December 2016 - The Seljuks were Turkic nomads from Turkmenistan, related to the Uighurs, who entered the Abbasid empire around 950 AD and gradually converted to Sunni Islam. By 1030 AD the Seljuks were beginning to try to get power for themselves, and they soon conquered the Ghaznavids (who were also Turkic) and controlled most of Persia (modern Iran). Their capital was at Isfahan. Like the Ghaznavids, the Seljuks spoke Persian and encouraged Persian culture. And, like the Ghaznavids, they made and sold high quality crucible steel to Viking traders, and to China.
By 1055, the Seljuk king Togrul Beg had conquered Iraq too, and although there was still an Abbasid caliph in Baghdad, the caliph pretty much had to do whatever the Seljuk sultan Togrul Beg wanted him to do. When Togrul Beg died in 1063, he was succeeded by his nephew Alp Arslan (Alp Arslan means "the hero lion" in Turkish, and it's where C.S. Lewis got the name of Aslan for the Narnia books ).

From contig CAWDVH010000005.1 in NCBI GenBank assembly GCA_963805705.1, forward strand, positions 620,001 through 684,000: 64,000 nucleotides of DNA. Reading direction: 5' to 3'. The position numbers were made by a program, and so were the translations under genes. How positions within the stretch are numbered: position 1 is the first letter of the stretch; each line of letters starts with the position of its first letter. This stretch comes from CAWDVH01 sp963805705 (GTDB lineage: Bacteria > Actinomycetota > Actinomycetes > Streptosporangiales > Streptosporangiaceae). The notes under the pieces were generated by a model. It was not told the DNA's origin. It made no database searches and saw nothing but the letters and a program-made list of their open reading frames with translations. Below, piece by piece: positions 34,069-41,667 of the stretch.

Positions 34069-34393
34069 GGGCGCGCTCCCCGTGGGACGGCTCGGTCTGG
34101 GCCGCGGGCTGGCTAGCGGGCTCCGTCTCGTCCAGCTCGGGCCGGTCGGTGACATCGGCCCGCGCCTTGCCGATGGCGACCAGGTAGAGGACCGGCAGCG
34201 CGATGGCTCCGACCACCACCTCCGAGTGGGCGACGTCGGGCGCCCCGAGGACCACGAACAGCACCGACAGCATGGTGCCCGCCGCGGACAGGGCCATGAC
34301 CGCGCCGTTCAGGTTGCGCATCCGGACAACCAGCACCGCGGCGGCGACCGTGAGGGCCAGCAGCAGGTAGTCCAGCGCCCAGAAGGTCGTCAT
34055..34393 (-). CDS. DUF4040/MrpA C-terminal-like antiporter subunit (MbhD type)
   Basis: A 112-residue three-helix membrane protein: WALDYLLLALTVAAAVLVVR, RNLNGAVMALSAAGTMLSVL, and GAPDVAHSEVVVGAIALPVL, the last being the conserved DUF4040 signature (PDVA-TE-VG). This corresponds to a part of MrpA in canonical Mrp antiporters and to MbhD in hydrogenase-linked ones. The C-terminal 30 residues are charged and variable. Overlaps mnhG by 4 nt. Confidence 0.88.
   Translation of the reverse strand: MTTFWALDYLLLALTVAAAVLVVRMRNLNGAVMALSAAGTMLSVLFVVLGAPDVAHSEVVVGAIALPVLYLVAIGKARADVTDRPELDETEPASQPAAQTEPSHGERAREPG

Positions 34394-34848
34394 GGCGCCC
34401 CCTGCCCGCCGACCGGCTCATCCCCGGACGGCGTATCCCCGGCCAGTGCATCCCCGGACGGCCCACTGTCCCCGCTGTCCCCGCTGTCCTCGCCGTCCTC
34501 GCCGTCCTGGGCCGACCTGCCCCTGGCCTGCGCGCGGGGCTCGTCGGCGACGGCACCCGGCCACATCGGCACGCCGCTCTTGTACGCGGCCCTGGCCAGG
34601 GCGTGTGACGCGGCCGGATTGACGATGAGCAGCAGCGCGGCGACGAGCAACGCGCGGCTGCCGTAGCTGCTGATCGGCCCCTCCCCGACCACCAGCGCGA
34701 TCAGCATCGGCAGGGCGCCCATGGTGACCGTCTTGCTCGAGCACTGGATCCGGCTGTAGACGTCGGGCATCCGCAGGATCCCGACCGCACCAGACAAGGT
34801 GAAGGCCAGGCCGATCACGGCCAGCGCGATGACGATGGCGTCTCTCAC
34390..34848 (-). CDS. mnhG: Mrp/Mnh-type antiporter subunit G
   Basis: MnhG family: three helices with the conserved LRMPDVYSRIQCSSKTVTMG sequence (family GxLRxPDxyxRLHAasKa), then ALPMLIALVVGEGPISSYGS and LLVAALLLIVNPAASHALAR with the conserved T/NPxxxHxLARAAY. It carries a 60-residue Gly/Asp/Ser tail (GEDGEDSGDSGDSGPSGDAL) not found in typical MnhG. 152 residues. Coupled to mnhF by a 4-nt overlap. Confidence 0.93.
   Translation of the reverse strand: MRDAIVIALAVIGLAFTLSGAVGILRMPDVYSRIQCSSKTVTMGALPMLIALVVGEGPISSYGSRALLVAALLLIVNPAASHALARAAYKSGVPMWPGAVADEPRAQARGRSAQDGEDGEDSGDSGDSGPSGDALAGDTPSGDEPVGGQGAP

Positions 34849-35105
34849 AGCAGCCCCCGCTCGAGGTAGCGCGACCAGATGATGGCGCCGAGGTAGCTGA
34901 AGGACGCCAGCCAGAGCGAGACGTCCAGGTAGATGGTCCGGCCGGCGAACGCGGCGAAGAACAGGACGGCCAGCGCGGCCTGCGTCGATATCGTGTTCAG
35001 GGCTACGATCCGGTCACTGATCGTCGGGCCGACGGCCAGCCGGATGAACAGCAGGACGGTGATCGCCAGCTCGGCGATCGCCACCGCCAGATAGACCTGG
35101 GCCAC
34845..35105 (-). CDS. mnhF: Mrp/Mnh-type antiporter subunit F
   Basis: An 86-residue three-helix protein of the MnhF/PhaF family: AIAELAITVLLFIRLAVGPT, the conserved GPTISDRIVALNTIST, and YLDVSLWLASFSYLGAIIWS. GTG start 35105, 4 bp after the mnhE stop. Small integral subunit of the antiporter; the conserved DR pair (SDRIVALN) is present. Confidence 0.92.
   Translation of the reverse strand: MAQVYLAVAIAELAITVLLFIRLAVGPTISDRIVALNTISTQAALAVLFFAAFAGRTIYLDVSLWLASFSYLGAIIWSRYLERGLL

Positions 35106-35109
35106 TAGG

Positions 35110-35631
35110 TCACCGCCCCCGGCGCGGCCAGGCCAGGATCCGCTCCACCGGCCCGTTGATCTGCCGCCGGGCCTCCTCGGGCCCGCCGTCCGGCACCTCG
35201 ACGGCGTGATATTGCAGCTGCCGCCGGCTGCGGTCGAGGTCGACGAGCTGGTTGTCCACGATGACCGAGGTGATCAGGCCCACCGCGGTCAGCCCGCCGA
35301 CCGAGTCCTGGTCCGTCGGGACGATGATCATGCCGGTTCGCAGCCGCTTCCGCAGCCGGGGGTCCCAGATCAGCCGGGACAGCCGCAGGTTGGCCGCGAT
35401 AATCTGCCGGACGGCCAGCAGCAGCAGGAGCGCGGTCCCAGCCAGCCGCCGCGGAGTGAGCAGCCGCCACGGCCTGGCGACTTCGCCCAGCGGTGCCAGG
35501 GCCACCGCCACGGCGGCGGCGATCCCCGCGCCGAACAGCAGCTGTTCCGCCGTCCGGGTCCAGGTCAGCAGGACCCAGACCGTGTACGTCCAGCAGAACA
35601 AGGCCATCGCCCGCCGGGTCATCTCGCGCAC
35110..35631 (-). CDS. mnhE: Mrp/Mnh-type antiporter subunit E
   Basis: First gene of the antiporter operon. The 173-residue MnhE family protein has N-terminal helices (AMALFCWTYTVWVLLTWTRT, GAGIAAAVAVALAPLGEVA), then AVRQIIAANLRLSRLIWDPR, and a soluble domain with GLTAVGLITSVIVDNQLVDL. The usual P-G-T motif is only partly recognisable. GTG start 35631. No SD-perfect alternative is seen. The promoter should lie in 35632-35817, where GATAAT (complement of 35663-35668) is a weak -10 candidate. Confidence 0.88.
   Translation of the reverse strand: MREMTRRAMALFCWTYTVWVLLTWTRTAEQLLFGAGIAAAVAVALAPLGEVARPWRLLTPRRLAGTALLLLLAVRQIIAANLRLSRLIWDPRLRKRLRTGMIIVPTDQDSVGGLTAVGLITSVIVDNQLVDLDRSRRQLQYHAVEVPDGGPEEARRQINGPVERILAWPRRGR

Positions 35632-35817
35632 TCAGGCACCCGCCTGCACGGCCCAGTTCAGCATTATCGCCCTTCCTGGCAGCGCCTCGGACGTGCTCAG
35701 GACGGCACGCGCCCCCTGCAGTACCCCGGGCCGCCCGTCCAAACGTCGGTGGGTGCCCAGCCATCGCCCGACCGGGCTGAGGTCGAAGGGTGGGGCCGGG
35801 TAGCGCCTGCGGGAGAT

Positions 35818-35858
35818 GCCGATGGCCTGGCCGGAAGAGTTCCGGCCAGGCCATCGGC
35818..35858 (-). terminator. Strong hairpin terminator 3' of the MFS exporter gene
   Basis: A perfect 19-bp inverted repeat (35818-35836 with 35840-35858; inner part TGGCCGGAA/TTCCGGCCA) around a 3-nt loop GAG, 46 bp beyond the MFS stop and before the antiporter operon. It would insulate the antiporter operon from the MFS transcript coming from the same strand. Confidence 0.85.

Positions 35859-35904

In the west, Alp Arslan fought to take Syria from the
Fatimids and Armenia from the Byzantine
empire. In 1070, the Byzantine emperor
Romanus IV Diogenes
decided to try to push the Seljuks out of Armenia. At first the Byzantines
(with some Norman
allies) won. Then there was a great battle at Manzikert in 1071, just
east of the Euphrates river,
but the Byzantines lost. The Seljuks not only won the battle, they also
captured the Byzantine emperor Diogenes!
In the end, Alp Arslan let Diogenes go in exchange for a lot of gold and the promise that he could have Armenia and a lot of other Byzantine land too. Then they were at peace.
Alp Arslan died the next year and his son Malik Shah became sultan. A small group of Saxon refugees from England seem to have taken advantage of Alp Arslan's death to conquer some land in Crimea, north of the Black Sea, and settle there. After Malik Shah died in 1092, the Seljuks got less powerful, and by 1192 their dynasty ended. The Seljuk empire broke up into many small kingdoms.
A Seljuk fort near Istanbul at Alanya, built in 1226 AD
When the Mongol invasions came to West Asia, the Byzantines and the Seljuks fought together against the Mongols. But they lost, and in 1243 the Mongols took over both Iran and Anatolia (modern Turkey), and, with the help of the Crusaders, began to push southward into Syria (where the Mamluks defeated them).
After the Mongol Empire collapsed, however, it was one of these Seljuk kings, Osman, who founded the new Ottoman Empire.